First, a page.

Mind the art: Mi­ami artist Jose Mertz’s eye-catch­ing works are rooted in his daily med­i­ta­tion prac­tice.

MI­AMI-BASED JOSE MERTZ’S WHIM­SI­CAL WORKS ARE TAK­ING OVER THE 305.

Ocean Drive - - Contents - BY KATIE JACK­SON

Water dragons. Lucky tigers. Cen­taurs. These are just a few of the mythical crea­tures—and in­tri­cately de­tailed works by Magic City-based artist Jose Mertz—you’ll come across strolling through the col­or­ful streets of Wyn­wood. His cre­ations (every­thing from larger-than-life mu­rals and in­stal­la­tions to graphic T-shirts and stick­ers) both cap­ti­vate and in­spire view­ers as they blur the lines be­tween fan­tasy, re­al­ity, and spirituality.

Like many artists be­fore him, Mertz’s de­sire to cre­ate started in early child­hood. “I was 5 years old when I knew I re­ally liked draw­ing and wanted to keep do­ing it,” he says. As he grew older, he ex­panded his ex­plo­ration into mu­sic, pa­pier-mâché, col­lage, and cut­ting and past­ing. “I even put choco­late syrup on a sketch­book.” Even­tu­ally, the novice cre­ator went from ex­per­i­ment­ing with melted con­fec­tions to hon­ing his craft at pres­ti­gious in­sti­tu­tions, in­clud­ing Mi­ami’s New World School of the Arts for high school, be­fore mov­ing to Bal­ti­more to study at the Mary­land In­sti­tute Col­lege of Art. “I liked the fact that MICA ro­man­ti­cized the art of paint­ing,” he says.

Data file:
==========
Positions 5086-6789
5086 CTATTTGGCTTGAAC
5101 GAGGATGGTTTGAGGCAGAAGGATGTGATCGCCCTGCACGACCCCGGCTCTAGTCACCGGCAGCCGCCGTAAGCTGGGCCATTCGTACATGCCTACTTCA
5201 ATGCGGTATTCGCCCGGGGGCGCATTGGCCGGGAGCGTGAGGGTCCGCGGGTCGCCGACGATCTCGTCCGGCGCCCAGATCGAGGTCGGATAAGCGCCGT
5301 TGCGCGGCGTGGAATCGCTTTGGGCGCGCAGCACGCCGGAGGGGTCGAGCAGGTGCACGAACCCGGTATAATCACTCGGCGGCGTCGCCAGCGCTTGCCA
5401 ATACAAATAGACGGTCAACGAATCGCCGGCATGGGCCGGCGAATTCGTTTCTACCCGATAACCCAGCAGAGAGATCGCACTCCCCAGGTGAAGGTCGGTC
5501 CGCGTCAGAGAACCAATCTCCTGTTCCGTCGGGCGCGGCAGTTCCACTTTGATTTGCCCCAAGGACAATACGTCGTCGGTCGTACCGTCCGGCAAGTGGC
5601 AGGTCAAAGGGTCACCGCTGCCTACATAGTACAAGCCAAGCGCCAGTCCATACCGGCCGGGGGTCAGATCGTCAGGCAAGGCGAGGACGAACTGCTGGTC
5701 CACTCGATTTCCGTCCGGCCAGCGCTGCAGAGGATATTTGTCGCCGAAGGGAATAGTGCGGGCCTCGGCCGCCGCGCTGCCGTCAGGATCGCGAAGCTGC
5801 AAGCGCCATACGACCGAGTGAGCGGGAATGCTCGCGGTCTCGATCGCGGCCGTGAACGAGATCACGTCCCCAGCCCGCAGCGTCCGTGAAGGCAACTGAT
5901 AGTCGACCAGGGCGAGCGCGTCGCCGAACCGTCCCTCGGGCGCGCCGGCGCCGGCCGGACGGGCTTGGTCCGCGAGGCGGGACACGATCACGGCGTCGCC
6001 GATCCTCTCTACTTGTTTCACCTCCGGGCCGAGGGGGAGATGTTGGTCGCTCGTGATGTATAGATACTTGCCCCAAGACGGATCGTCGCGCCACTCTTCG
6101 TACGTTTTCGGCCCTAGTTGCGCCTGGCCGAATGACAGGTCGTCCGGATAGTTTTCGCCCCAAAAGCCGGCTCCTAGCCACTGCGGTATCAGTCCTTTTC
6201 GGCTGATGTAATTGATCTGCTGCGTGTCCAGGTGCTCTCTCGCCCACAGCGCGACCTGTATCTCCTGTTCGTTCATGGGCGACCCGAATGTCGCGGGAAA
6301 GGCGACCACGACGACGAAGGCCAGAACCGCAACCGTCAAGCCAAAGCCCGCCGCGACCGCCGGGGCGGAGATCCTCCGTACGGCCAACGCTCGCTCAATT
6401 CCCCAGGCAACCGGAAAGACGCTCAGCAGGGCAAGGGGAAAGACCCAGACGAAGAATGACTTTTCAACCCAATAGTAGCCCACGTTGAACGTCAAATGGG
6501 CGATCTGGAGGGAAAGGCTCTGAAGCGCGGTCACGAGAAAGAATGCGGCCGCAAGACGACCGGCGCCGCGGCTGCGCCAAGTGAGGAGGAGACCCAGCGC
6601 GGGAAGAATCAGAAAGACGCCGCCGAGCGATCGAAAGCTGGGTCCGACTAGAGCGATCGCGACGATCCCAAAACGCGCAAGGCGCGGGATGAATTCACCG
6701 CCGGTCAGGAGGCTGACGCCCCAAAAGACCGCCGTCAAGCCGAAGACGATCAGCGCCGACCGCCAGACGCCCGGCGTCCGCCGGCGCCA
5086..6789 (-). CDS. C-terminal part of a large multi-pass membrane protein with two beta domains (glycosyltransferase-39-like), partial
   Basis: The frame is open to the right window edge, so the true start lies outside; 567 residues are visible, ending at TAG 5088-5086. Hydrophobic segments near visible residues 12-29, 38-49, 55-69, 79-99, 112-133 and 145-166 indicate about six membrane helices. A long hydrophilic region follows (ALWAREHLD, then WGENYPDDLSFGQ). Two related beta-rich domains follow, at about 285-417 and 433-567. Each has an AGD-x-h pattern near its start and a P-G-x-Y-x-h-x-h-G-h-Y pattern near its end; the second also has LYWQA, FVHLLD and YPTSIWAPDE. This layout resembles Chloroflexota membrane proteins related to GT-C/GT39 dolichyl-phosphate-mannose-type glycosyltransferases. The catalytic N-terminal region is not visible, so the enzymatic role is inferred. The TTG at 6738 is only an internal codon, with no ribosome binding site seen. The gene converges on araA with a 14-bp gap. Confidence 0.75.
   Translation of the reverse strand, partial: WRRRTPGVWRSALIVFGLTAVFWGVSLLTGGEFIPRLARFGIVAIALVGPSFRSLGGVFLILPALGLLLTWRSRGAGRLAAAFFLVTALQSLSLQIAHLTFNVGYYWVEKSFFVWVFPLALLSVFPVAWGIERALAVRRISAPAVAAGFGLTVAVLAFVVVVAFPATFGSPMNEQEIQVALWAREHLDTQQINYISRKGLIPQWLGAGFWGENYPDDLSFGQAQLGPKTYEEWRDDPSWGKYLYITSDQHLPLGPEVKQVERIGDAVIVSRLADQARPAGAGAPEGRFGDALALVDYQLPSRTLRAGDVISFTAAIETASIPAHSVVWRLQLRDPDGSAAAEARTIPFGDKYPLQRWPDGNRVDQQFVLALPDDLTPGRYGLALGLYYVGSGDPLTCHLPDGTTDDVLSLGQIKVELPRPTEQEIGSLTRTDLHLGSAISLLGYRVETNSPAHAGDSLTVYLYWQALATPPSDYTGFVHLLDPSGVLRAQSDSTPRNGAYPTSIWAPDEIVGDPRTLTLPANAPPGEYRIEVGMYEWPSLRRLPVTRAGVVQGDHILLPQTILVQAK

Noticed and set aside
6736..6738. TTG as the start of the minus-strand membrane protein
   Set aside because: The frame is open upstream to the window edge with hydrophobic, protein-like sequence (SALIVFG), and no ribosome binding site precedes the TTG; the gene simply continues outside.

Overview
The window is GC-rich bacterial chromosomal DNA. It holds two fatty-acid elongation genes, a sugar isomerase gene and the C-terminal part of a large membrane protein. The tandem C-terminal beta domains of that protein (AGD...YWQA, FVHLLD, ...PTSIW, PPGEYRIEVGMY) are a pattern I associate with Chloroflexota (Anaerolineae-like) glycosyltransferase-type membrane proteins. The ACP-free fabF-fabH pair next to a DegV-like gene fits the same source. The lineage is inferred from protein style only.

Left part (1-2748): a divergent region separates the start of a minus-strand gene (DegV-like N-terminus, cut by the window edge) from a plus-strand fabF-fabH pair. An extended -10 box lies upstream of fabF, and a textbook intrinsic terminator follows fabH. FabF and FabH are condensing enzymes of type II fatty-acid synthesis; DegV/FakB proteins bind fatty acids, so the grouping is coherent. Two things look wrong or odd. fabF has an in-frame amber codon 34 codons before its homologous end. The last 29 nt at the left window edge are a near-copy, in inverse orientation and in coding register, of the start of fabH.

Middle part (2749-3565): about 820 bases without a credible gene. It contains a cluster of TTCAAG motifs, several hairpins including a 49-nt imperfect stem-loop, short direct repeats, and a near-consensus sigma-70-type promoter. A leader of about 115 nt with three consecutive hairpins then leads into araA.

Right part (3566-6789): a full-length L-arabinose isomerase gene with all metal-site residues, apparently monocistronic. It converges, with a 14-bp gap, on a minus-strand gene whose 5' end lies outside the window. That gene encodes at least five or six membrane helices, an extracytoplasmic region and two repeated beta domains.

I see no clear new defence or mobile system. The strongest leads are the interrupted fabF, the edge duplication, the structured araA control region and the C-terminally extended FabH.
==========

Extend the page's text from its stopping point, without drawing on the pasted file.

But it was dur­ing a se­mes­ter study­ing abroad in New York City that Mertz dis­cov­ered Zen Bud­dhism, a prac­tice he says has pro­foundly im­pacted him both per­son­ally and

pro­fes­sion­ally. “I met Stan Kholer, a Zen teacher. He in­spired me to come back to New York after grad­u­a­tion and study the in­ter­nal arts.” Mertz re­turned to the Big Ap­ple to learn “the spir­i­tual side of things” and in­evitably dis­cov­ered med­i­ta­tion, a prac­tice he now lives and breathes, and works in, too. “When I paint and draw I’m in a med­i­ta­tive state, but I’m still us­ing brain power,” he ex­plains. “The idea is to stop think­ing. Not even a thought of a thought.”

Nowa­days, Mertz does his no-think­ing yet thought­ful paint­ing in Mi­ami, where his thriv­ing hand and mind have landed him col­lab­o­ra­tions with ma­jor ap­parel brands like Adi­das, Vic­to­ria’s Secret, and Old Navy. He’s also par­tic­i­pated in non­profit projects with Re-imag­in­ing the Arts in Wyn­wood (RAW) and opened a new gallery dubbed Stu­dio In­vcbl in the lat­est ex­ten­sion of the Arts District, Al­la­p­at­tah. “They call [the area] the West of Wyn­wood,” he says.

Though well es­tab­lished and in de­mand, Mertz at­tributes much of his suc­cess to mas­ter­ing the art of med­i­ta­tion and re­main­ing fo­cused on his orig­i­nal goal: to pur­sue his pas­sion and in­spire and con­nect with oth­ers along the way. “If I can make some­body feel some­thing, any­thing, just for a sec­ond, I’ve done my job.” @jose­mertz

Jose Mertz’s work blurs the lines be­tween spirituality, re­al­ity, and fan­tasy, like his 2016 Me­ta­tron’s Blade.

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